WASHINGTON, D.C. — If I had to pick the one thing that has changed most in the 28 years I’ve been coming to Truro, it would be the fear factor. Specifically, fear of sharks.
Sure, there have been more important, more subtle shifts: beach erosion, economic inequality, craft beer, and the internet all come to mind. But this inflated selachophobia sticks out. It is out of character. It has changed the summertime mood. And it may say something about how the country has handled the current pandemic.
As individuals and as a society, we use more emotion than intellect in responding to threats. We respond disproportionately when there is a vivid enemy — Saddam Hussein, Osama bin Laden, immigrants from south of the border, the great white shark.
The boogie boarder killed by a great white in Wellfleet in September 2018 was the first shark fatality in this area in 82 years. You know the fallout from that sad event, and you have your own opinions about the sort of existential threat sharks pose on Cape Cod.
Still, allow me to offer some facts to put the great white threat in perspective. In Barnstable County, 16 people died in traffic accidents in 2018, 14 in 2017, and 18 in 2016. Seventy-eight Massachusetts pedestrians were killed in traffic accidents in 2018.
Between 2010 and 2018, 444 Cape Codders died from opioid overdoses.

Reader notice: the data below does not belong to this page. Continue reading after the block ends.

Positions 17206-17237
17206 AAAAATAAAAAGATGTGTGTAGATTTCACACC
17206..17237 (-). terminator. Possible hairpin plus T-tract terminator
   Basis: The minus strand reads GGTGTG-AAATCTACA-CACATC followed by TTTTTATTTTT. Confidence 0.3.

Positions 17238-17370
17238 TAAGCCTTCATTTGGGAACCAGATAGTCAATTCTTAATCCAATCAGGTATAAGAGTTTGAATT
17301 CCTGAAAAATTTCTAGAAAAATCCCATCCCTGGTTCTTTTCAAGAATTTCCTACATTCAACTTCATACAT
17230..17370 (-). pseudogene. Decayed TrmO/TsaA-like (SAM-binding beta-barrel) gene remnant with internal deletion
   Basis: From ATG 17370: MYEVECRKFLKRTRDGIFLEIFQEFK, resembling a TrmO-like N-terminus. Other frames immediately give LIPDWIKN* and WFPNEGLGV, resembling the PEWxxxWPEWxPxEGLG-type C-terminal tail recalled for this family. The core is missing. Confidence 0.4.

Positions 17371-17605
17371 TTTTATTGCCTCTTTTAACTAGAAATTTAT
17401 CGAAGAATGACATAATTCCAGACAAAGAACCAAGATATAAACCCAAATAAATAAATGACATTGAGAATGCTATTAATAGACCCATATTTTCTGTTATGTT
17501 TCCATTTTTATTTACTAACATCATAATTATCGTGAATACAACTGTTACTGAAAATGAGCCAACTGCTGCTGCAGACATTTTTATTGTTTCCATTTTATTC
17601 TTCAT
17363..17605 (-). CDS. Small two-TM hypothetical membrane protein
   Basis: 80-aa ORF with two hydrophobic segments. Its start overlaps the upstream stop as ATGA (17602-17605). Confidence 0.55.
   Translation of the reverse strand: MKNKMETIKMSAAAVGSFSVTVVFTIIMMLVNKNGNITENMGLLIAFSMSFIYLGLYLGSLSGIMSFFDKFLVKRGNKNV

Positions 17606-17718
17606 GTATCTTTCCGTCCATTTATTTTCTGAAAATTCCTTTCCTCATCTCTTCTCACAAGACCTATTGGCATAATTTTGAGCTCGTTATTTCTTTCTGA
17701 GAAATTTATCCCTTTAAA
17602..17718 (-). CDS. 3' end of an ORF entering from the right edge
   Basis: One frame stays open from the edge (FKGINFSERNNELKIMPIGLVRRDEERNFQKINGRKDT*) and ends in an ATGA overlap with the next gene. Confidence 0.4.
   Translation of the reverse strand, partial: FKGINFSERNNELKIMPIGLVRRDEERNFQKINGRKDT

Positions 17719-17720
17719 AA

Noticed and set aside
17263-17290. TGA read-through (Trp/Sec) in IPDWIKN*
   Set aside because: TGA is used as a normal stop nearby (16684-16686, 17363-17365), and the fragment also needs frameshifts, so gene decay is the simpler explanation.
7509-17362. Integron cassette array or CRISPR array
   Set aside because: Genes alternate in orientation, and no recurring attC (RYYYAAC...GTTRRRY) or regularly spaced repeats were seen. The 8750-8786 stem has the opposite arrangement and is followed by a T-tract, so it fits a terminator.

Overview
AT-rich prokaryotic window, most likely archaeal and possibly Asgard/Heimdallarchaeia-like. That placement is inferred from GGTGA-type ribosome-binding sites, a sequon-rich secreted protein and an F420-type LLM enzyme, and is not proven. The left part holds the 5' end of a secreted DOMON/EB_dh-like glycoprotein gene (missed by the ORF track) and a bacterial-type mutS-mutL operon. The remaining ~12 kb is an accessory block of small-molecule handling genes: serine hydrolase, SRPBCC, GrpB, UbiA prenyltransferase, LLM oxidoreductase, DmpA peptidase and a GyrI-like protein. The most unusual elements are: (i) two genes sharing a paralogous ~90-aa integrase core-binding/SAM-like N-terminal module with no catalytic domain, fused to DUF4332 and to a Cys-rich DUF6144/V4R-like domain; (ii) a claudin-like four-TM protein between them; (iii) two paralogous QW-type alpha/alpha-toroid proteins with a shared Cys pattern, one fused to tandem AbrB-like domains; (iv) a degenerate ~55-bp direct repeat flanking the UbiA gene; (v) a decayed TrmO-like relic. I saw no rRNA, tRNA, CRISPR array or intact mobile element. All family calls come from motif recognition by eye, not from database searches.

You get the idea. Statistically and rationally, death by shark is far too remote a thing to worry about. Driving on Route 6? Be afraid.
Nationally, the equivalent of the great white shark is Islamic terrorism. Over the past four decades, including 9/11, the odds of dying by any form of foreign terrorism are roughly the same as getting eaten by a shark. Excluding 9/11, the odds that you’ll die by foreign terrorism in the U.S. are about the same as you biting a shark.
To battle this remote threat, the U.S. military has sacrificed 7,000 lives overseas since 2001. U.S. spending on the war on terrorism since 2001 comes to some $6.4 trillion. We are still spending something north of $100 billion annually.
Spending on the prevention of infectious diseases and pandemics has totaled around $1 billion a year recently.
We now know that the Trump administration has tragically and scandalously bungled the novel coronavirus pandemic. But it is also true that the country has skimped on building a proper prevention infrastructure.
It isn’t hard to understand why. There is no political capital to be gained by spending on preventing disaster, but there’s an enormous advantage in providing disaster relief. In spite of the AIDS tragedy, for most Americans “pandemic” was, till now, an invisible, third-world-sounding possibility with no enemy to conjure and demonize. No Osama bin Laden. No great white shark.
The great invisible threat this country is now ignoring, of course, is climate change. Anyone who has walked Outer Cape beaches for the past 30 years knows the truth of that.
It is likely, though not certain, that this country will be better prepared for future pandemics.
But is it possible that the Covid-19 crisis will change how Americans collectively think about what we might call sharkless threats? Climate change. The extreme economic inequality that threatens social cohesion and our basic democracy. Gun violence.
History does not yield optimistic answers. But the Great Pandemic of 2020 might yield some fresh wisdom.
So, the next time you hear someone fretting about fear of swimming on Outer Cape beaches, tell them to drive more carefully on Route 6.
Journalist Dick Meyer, a nonresident taxpayer in Truro, is the author of Why We Hate Us: American Discontent in the New Millennium.